Singleton), and the offense for which Singleton was charged took place two to four months after his last documented sale to McCrady. See United States v. Zehm, 217 F.3d 506, 512 (7th Cir. 2000) (stating that "[drug] purchases predating convicted sales may be considered relevant conduct"). Although there is a gap between Singleton's last sale to McCrady and his sale to the confidential informant, this does not mean, as a matter of law, that temporal proximity is missing. Cf. Oritz, 431 F.3d at 1041 (finding no temporal proximity where there was, at a minimum, a ten-month gap between the drug transactions); see also United States v. Mullins, 971 F.2d 1138, 1144 (4th Cir. 1992) (temporal proximity "extremely weak" where uncharged conduct occurred six months prior to offense of conviction); United States v. Hahn, 960 F.2d 903, 911 (9th Cir. 1992) (evidence of specific similarity and regularity important where period of five months separated drug transactions). The record indicates that the gap between the two sales is not because the parties were discontinuing their routine of regular drug sales, but rather because McCrady was indicted in May 2006 and imprisoned in July 2006. Although it is not clear when Singleton engaged in his last drug transaction with McCrady (either May or July 2006), McCrady's imprisonment put an end to the pattern of drug dealing between the parties and makes the two to four month gap between the charged and uncharged conduct less problematic. See United States v. Cedano-Rojas, 999 F.2d 1175, 1180 (7th Cir. 1993) (finding that "[a] respite is unlikely to be fatal in the finding of a course of conduct if the interruption was not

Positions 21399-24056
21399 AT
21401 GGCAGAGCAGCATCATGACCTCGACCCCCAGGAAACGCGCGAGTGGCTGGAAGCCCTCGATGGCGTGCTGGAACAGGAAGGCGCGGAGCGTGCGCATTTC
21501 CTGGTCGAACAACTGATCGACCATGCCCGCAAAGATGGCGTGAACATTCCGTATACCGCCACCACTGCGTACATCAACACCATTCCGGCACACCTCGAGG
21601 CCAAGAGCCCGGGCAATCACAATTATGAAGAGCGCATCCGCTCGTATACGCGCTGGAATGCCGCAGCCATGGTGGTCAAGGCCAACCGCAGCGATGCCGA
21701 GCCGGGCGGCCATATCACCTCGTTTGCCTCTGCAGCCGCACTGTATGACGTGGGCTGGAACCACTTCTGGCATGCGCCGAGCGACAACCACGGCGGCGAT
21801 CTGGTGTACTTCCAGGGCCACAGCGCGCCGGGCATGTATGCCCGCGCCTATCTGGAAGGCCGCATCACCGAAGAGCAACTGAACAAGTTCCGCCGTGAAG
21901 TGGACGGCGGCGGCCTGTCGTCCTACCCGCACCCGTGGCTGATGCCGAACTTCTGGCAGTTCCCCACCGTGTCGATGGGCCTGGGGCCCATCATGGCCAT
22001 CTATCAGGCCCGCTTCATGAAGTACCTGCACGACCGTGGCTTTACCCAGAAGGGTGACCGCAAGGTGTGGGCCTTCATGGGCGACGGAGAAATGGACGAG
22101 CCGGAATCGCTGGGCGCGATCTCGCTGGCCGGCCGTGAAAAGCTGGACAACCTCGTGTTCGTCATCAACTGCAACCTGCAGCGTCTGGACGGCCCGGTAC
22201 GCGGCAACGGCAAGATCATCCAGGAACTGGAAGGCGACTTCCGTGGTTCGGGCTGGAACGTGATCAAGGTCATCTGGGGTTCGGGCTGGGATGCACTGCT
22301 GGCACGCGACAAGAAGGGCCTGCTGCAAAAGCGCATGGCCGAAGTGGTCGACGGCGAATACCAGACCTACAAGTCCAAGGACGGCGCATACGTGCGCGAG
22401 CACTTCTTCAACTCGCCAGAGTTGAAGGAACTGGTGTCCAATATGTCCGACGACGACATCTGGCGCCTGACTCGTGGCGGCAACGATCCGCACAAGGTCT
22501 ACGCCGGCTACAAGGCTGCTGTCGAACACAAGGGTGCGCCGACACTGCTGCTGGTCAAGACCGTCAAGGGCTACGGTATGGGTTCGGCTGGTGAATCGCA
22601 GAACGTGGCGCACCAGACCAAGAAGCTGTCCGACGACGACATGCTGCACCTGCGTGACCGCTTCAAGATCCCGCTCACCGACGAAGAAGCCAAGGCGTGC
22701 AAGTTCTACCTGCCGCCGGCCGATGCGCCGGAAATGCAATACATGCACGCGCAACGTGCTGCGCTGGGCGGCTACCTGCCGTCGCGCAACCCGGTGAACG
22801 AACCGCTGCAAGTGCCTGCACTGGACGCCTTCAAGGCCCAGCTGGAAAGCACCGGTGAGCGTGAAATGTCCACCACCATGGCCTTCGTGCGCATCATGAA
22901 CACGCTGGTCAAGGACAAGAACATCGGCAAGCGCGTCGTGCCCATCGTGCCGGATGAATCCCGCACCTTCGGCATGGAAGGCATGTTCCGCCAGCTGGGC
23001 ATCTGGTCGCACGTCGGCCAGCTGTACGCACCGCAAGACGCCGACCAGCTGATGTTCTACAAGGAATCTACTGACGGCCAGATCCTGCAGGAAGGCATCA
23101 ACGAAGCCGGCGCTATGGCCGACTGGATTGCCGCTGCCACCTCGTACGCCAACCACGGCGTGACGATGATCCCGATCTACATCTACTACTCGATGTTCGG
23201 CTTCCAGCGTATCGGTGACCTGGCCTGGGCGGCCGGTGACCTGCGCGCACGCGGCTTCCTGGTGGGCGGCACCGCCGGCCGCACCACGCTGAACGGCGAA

the choice of the players. In such circumstances, the lapse does not indicate that the course was abandoned but only that, in spite of the efforts of the participants, the venture was inadvertently put on hold."). Moreover, there is sufficient similarity between the charged and uncharged offenses to shore up any weaknesses in the government's case regarding temporal proximity. Despite the fact that the charged and uncharged offenses involved different participants and different amounts, the uncharged conduct involved the same principal, the same location, and the same drug--facts that render it similar enough to the offense of conviction to show that Singleton was engaging in an ongoing pattern of conduct. See United States v. White, 519 F.3d 342, 348 (7th Cir. 2008) (upholding relevant conduct finding where the common denominators in the transactions are the defendant and "his unbroken series of sales to lower level drug sellers in Decatur"); see also United States v. Wilson, 502 F.3d 718, 724 (7th Cir. 2007) (upholding relevant conduct finding on the grounds that the defendant regularly dealt in large quantities of cocaine during this period, even though he obtained the cocaine from different sources); United States v. Morris, 76 F.3d 171, 175 (7th Cir. 1996) (finding similarity even though the parties involved in the transactions were not identified because all of the other relevant factors-- location, the defendant's involvement, drug pricing, etc.-- were the same); United States v. Gooden, 892 F.2d 725, 729 (8th Cir. 1989) (finding that the defendant took part in "drug transactions of a similar character, conducted in the same geographical area within [six to